New Zealand finance minister Grant Robertson has announced a NZ$50 billion fund to help retain jobs and minimise unemployment within two years.
The hefty figure was revealed during Thursday’s annual budget speech – and equates to approximately 17 percent of New Zealand’s gross domestic product.
It is 17 times more than what the country’s government normally allocates to new spending, as the world navigates the negative effects of the ongoing coronavirus pandemic.
“They’ve gone big and they’ve gone hard, money’s flowing out the door like we’ve never seen, it’s the right strategy to be leaning on the government balance sheet,” said former ANZ chief economist Cameron Bagrie.
“If there’s a question I have, it’s that the strategy is built on hope. Covid is getting air-time but there’s a lot else going on in the world, globalisation is unravelling. What we got today was a response to Covid; what we didn’t get was a narrative about resetting and reshaping the New Zealand economy entirely.”
Opposition leader Simon Bridges, meanwhile, has effectively dismissed the spending. He questioned the government’s willingness to spend less on tourism than on rail.
“I’m disappointed because I don’t see a plan for jobs and growth. I see pet projects, whether rail or pest eradication, and they may have worth, but added up, they make colossal debt,” added Bridges.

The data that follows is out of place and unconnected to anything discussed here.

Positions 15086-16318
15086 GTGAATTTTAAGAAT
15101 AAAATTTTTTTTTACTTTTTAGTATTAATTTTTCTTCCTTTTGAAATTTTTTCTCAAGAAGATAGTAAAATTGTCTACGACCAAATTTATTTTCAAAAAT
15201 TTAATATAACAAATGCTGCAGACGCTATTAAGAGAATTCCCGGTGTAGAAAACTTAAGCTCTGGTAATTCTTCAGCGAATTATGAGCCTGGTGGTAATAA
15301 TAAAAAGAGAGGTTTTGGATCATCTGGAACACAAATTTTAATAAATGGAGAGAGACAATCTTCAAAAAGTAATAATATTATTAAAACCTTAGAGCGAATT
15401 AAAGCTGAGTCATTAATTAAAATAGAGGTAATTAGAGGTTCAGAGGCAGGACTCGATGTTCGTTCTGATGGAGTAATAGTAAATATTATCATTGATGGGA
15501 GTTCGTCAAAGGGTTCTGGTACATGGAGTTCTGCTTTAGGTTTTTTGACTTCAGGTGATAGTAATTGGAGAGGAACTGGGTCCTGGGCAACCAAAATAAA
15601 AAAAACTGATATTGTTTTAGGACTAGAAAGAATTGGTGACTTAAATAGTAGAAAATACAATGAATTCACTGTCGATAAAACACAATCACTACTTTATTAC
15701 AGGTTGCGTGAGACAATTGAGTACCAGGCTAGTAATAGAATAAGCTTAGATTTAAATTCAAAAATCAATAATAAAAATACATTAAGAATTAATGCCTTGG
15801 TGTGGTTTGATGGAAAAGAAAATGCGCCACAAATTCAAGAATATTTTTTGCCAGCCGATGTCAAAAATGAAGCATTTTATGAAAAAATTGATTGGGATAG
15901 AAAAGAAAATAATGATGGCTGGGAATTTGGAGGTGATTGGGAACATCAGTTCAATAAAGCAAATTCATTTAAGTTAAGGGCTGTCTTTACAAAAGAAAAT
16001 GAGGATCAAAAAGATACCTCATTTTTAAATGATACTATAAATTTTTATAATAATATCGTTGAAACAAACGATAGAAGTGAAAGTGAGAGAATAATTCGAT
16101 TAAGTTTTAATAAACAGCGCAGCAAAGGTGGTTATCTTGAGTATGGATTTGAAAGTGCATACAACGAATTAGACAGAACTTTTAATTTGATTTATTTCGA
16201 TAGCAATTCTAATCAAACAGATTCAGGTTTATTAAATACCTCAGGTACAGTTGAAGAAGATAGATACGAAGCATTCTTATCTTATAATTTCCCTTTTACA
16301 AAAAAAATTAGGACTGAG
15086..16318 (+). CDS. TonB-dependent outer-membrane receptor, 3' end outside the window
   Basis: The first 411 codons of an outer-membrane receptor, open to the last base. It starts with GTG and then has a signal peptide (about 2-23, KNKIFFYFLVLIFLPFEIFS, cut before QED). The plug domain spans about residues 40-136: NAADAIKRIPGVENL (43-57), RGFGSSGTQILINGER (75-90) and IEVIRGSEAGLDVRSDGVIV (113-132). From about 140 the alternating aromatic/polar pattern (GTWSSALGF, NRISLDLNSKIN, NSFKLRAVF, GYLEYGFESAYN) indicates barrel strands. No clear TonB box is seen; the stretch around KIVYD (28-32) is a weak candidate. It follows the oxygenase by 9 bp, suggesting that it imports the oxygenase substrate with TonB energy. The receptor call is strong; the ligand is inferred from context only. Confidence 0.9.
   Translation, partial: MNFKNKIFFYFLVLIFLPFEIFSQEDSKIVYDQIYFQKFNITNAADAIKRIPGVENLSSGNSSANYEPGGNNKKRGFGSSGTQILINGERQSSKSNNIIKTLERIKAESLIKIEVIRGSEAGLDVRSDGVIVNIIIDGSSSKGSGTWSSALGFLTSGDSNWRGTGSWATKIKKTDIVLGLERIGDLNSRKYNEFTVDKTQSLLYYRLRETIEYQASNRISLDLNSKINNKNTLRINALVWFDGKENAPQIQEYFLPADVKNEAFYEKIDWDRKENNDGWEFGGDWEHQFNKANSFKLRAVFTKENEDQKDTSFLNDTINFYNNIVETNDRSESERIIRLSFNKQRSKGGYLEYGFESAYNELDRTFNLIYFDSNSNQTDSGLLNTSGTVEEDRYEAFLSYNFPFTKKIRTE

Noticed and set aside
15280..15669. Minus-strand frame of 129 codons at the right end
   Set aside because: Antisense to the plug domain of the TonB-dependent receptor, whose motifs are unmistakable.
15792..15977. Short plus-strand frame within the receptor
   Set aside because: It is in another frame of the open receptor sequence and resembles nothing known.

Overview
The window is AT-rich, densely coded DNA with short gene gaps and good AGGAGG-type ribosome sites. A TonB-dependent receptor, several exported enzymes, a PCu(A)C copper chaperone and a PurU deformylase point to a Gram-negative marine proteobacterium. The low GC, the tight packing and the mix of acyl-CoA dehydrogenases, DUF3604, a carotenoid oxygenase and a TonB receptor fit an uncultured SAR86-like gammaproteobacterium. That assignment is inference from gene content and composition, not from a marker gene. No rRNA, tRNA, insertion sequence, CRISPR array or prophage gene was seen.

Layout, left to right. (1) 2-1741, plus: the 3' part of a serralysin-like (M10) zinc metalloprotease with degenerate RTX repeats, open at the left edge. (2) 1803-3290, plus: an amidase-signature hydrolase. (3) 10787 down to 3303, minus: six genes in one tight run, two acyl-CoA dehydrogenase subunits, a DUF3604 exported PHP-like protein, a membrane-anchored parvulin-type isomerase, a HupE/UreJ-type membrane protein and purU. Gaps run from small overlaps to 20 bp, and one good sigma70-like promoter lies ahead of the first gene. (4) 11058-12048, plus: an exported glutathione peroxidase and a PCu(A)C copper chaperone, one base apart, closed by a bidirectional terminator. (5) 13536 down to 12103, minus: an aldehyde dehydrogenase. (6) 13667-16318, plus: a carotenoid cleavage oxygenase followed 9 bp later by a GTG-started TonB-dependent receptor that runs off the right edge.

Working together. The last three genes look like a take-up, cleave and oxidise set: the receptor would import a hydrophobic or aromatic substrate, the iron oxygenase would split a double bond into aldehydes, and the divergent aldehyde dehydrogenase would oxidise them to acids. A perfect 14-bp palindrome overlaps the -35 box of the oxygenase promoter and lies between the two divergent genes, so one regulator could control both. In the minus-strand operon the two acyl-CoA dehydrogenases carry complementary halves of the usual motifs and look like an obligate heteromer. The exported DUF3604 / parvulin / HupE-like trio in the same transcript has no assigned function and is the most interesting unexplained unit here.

“One thousand people a day face a very uncertain future. Spending money is the easy part but Grant Robertson doesn’t even know today how he would spend it all. Much is unallocated. And it all needs to be paid back.
“Today we see a tsunami of debt about to wash over us. The greatest burden of debt in our country’s history by a long way. Taxes are the last thing New Zealanders need but they are a certainty under a Labour-led government.”
Ardern on point
New Zealand prime minister Jacinda Ardern challenged Bridges, who she said presumed proceedings were “business as usual”. Bridges had not moved a no-confidence motion.
“I take that as a signal that the Opposition will vote for this Budget today. Now is the time to come together as politicians. As a trading nation, that will have an impact, and that will be significant and it will be painful,” she concluded.